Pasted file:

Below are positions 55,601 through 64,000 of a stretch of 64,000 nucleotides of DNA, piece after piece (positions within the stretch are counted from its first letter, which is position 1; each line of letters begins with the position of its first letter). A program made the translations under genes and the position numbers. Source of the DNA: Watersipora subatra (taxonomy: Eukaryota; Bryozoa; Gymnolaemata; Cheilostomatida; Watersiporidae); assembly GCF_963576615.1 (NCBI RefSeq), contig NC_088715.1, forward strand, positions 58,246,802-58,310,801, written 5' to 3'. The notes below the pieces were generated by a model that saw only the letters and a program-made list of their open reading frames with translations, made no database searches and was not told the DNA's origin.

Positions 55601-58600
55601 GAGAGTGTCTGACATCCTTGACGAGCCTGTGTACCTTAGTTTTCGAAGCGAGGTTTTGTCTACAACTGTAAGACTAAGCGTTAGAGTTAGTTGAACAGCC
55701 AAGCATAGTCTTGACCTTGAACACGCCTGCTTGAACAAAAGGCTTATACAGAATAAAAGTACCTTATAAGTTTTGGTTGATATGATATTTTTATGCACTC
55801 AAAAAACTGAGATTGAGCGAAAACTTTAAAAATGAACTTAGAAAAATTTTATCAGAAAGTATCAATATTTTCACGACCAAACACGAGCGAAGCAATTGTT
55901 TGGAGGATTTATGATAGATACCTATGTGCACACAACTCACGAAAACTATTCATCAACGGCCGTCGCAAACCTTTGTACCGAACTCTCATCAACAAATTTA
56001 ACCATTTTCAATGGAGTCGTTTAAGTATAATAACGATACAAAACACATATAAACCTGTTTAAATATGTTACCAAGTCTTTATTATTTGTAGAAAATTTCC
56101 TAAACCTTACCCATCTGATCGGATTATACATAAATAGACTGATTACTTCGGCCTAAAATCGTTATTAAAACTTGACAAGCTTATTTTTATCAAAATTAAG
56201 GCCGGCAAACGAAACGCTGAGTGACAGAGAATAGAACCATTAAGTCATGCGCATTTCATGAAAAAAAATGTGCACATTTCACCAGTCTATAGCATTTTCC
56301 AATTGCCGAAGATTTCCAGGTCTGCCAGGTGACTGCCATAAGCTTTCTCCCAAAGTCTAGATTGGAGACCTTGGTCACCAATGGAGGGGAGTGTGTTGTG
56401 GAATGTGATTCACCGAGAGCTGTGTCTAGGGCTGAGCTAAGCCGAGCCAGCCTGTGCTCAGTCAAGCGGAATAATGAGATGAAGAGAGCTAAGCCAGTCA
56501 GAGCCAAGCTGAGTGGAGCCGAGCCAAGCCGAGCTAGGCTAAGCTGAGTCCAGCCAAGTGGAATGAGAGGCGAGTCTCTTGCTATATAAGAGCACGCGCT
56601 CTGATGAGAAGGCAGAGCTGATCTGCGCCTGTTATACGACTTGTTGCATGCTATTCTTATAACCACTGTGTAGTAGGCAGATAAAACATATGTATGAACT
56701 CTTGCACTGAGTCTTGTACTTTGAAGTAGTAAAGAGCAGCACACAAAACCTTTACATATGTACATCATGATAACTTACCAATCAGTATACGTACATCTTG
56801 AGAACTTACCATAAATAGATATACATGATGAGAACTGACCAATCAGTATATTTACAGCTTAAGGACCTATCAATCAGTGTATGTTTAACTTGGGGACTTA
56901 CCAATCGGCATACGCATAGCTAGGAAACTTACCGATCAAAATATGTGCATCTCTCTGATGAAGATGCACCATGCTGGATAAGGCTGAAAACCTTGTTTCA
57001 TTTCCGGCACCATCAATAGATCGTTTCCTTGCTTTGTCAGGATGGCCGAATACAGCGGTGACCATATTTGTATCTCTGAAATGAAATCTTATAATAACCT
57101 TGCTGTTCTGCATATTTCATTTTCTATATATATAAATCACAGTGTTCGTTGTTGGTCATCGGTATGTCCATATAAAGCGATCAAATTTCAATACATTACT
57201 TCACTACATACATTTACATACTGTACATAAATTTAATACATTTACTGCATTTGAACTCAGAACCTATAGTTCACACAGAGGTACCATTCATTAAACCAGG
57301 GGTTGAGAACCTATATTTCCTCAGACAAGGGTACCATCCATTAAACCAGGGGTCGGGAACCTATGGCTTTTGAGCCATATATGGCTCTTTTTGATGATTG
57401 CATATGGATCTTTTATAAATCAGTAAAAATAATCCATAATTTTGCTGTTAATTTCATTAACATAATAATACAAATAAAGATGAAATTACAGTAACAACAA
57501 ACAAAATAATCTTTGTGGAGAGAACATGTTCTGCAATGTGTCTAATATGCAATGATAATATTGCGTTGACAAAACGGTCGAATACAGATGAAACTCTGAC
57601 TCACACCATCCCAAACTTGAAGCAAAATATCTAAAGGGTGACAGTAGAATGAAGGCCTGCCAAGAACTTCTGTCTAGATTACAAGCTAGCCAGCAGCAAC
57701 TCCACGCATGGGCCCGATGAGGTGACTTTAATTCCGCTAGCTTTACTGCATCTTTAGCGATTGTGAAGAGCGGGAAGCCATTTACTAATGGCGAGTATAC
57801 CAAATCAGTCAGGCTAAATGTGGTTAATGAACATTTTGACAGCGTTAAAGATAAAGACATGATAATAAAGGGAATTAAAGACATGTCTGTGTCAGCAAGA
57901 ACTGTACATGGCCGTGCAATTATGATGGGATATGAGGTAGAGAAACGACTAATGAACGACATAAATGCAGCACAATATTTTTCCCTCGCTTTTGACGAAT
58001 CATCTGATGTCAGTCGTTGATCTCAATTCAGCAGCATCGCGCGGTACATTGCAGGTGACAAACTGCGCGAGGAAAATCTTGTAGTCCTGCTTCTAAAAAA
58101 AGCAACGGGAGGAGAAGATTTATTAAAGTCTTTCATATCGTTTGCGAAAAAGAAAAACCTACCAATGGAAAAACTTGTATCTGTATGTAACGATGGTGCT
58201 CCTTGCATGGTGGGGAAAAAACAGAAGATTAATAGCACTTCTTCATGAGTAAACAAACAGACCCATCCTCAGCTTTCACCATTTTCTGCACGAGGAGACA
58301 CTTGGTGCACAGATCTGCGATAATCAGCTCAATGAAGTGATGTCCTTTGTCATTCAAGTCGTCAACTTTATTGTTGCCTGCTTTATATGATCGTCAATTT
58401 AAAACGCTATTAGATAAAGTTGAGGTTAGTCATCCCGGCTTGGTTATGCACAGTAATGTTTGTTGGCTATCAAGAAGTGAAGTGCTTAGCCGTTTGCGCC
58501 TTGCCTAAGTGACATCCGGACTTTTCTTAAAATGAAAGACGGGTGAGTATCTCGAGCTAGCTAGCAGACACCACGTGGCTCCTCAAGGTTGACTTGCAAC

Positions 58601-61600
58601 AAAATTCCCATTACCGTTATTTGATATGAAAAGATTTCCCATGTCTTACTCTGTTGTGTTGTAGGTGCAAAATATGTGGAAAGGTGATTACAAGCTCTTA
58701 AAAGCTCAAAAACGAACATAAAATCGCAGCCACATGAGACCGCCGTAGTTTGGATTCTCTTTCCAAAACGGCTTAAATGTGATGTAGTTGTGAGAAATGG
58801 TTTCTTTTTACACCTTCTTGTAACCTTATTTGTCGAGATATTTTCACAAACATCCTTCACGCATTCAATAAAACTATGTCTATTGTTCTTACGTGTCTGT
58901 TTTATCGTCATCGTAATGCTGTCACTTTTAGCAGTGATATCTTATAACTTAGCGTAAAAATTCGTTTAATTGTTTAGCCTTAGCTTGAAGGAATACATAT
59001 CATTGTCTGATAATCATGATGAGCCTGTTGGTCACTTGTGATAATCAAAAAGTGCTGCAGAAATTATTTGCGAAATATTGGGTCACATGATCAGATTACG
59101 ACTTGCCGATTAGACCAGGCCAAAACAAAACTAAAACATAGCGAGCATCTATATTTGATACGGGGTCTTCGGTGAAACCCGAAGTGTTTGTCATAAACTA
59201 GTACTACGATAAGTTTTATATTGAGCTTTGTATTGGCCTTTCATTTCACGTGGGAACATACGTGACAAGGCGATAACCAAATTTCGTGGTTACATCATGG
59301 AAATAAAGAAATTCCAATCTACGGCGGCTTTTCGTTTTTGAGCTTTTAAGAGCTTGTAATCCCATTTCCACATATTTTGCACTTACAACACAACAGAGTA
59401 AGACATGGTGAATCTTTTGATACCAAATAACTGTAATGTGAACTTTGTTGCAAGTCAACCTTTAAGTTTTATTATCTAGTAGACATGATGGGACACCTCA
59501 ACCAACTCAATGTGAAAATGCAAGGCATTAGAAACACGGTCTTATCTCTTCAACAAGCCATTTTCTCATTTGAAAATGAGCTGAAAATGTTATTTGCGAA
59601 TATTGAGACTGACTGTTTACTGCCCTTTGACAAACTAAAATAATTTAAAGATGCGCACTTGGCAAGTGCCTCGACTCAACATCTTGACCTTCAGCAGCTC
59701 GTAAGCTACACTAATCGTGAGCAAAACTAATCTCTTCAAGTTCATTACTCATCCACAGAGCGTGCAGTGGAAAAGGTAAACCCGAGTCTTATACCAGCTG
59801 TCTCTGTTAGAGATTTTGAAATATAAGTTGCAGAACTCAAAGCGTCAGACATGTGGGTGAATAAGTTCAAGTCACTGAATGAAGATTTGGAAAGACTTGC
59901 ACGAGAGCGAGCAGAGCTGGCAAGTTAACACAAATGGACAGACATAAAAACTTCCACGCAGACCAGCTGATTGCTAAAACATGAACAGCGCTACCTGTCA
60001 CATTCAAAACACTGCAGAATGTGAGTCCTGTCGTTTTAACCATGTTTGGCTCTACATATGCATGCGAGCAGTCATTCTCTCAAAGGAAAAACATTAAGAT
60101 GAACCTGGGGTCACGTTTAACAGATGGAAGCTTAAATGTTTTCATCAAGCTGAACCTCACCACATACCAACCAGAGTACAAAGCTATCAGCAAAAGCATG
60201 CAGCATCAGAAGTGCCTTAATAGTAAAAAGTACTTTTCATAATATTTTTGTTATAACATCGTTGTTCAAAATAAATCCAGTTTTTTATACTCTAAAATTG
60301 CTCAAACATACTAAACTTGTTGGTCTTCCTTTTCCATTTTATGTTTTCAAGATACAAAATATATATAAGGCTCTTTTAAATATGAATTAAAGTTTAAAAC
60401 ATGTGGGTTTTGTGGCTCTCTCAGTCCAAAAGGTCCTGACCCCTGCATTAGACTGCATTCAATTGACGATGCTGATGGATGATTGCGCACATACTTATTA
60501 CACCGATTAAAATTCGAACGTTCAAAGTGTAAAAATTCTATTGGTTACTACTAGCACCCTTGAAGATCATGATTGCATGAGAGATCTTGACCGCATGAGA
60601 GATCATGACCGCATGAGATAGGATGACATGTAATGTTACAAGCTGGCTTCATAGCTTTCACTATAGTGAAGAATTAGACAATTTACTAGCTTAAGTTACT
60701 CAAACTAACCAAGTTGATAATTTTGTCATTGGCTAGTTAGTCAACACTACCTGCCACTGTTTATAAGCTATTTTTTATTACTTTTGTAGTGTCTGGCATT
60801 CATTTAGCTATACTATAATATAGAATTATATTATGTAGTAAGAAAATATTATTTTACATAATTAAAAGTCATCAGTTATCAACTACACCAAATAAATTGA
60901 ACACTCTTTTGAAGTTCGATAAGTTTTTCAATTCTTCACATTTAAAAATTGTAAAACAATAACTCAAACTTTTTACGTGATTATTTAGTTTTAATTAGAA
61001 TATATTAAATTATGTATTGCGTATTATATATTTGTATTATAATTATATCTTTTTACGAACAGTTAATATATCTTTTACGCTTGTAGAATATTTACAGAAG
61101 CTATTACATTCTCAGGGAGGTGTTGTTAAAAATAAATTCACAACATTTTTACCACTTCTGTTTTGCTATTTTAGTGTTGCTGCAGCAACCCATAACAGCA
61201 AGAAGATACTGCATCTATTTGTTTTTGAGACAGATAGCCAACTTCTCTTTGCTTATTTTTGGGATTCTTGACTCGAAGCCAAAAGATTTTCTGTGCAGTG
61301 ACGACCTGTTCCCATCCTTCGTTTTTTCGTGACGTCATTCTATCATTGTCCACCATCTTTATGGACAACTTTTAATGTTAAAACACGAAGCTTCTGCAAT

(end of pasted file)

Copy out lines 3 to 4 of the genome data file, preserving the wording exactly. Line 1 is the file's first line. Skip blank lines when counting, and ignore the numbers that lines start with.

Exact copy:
55601 GAGAGTGTCTGACATCCTTGACGAGCCTGTGTACCTTAGTTTTCGAAGCGAGGTTTTGTCTACAACTGTAAGACTAAGCGTTAGAGTTAGTTGAACAGCC
55701 AAGCATAGTCTTGACCTTGAACACGCCTGCTTGAACAAAAGGCTTATACAGAATAAAAGTACCTTATAAGTTTTGGTTGATATGATATTTTTATGCACTC